Hppy
  8. by   Chrispy11
    Better you be slow and correct than to go fast and make errors. It's your first pass, don't be so hard on yourself.
  9. by   Lil Nel
    How did your preceptor pass meds on time?

    Did you pick up tips from watching him, or her?

    You will get better with time and experience. In the meantime, learn from your peers.
  10. by   djh123
    You'll get faster, as others have said. 24 is a lot without a med tech, though. And watch out re: there 'only' being 14 on the rehab unit - that might help re: passing meds, but they're likely higher acuity over there too.
  11. by   amzyRN
    Never sacrifice safety to go faster. Always use your 5 rights. Your time management will improve with practice and you'll be slow in the beginning. What is paramount is safety.
  12. by   Neats
    It sounds like you did a great job. Nursing school is not a great measure of how things are all the time. Once you get to know the patients you will become faster. I admire nurses who take their time for direct patient care.
    I would really do some soul searching as to if this is the reason or are you discovering how hard and how you must rely on your assessment skills in a SNF and then factored in you are the one really in charge as the RN. Great responsibility for autonomy and, maybe you are becoming aware of this? What ever the reason tread carefully about your professional career pathway, and really discover yourself and what you want your future to be. Best of Luck.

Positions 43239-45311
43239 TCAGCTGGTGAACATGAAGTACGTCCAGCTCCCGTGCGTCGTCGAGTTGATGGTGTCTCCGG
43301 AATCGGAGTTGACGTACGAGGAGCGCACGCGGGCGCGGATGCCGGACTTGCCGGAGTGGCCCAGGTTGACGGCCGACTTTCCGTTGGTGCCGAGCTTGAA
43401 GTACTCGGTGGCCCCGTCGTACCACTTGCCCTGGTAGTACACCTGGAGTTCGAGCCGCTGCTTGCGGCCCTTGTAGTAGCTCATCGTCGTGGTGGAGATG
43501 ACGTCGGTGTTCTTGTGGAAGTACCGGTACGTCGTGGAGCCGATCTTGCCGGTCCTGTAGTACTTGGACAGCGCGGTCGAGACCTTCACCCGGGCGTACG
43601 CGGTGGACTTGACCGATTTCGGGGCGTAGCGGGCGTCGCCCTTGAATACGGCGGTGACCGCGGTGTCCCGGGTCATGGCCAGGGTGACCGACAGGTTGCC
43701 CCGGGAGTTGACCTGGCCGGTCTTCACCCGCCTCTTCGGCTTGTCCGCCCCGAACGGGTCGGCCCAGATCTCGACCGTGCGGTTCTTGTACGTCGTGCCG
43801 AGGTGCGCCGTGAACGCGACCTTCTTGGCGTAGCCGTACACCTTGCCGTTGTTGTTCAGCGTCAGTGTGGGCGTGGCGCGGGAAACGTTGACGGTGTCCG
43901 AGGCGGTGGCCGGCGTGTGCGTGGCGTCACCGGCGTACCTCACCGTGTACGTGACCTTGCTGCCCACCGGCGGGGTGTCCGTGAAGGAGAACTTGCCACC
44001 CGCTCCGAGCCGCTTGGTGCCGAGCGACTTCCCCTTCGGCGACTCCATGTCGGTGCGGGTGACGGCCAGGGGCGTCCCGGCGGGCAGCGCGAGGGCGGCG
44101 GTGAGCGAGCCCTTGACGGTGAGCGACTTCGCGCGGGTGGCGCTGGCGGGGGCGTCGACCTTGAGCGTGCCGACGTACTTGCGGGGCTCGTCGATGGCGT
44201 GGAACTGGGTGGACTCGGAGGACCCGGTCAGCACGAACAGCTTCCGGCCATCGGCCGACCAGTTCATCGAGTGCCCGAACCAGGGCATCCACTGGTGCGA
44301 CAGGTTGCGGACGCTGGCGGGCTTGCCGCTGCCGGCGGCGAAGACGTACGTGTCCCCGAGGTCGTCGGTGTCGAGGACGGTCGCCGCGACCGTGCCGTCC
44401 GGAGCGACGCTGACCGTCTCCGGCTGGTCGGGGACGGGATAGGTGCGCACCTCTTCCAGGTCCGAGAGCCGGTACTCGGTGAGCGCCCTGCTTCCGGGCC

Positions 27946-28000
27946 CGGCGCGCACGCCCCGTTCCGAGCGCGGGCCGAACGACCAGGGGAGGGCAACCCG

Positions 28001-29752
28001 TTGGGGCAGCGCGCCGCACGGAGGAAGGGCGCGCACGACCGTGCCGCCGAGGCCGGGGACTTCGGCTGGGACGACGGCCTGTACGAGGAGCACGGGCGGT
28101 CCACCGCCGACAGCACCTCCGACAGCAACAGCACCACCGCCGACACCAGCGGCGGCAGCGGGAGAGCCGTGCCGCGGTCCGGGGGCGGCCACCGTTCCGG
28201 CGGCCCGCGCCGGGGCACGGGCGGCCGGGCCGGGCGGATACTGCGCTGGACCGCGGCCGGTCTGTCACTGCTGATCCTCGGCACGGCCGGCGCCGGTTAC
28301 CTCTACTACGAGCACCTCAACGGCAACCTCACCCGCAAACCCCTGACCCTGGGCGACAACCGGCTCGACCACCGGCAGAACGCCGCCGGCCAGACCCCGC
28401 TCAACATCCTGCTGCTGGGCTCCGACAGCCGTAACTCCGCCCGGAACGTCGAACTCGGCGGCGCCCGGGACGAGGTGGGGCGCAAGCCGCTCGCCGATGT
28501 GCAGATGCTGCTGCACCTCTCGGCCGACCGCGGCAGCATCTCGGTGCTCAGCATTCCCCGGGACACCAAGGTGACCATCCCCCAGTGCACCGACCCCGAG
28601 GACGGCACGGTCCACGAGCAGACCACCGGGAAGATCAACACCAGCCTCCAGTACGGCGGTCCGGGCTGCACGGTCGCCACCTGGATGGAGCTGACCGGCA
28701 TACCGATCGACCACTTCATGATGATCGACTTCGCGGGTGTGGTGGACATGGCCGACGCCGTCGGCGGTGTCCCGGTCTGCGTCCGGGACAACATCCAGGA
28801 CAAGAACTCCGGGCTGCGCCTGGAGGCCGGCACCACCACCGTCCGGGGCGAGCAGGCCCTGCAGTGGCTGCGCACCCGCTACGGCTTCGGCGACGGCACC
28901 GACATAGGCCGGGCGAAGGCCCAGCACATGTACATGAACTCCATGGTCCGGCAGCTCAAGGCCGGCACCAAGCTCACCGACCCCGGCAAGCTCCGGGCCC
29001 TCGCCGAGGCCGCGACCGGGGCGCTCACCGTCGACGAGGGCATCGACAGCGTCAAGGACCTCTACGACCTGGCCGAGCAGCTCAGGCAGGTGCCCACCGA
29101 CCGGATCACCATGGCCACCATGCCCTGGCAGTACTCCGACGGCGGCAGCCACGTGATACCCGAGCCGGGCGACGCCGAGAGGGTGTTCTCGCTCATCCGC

13. by   subee
    The first time I passed meds alone was Thanksgiving day and the corridors were filled with visitors. My husband picked me up crying at the entrance after a horrible stressful day. My first lesson was no time for chit chat. You will get your own rhythm. Tincture of time.
  14. by   melp718
    No!! Don't give up!! You got this!!

    As everyone has said before we all started out this way! You have been doing it such a short amount of time and it is no way an indicator that you are not doing well or going to get it. Its better to take your time and understand what you are doing and familiarize yourself with your patients rather than rush and make a mistake.

    When I started in the LTC I was the same exact way, I took VERY long giving meds and I was frustrated and upset that. I had a total of about 39 patients. It was my first nursing job as an LPN and I was so overwhelmed. I decided that I needed to help myself instead of tearing myself down. It took extra time in the mornings and even after my shifts but I went through the medex and I familiarized myself with each patient. I even made a cheat sheet for myself where I notated who needed applesauce, who needed crushed, who the GT tubes were, etc.

    As everyone said, the more you do the faster you will get and you will develop your own flow as well.

    During those early months of working in the LTC setting I would come earlier than my shift just to acclimate myself to my med cart. I would make sure that everything is stocked and loaded, make sure that it was clean and organized to how I worked.

    You can do it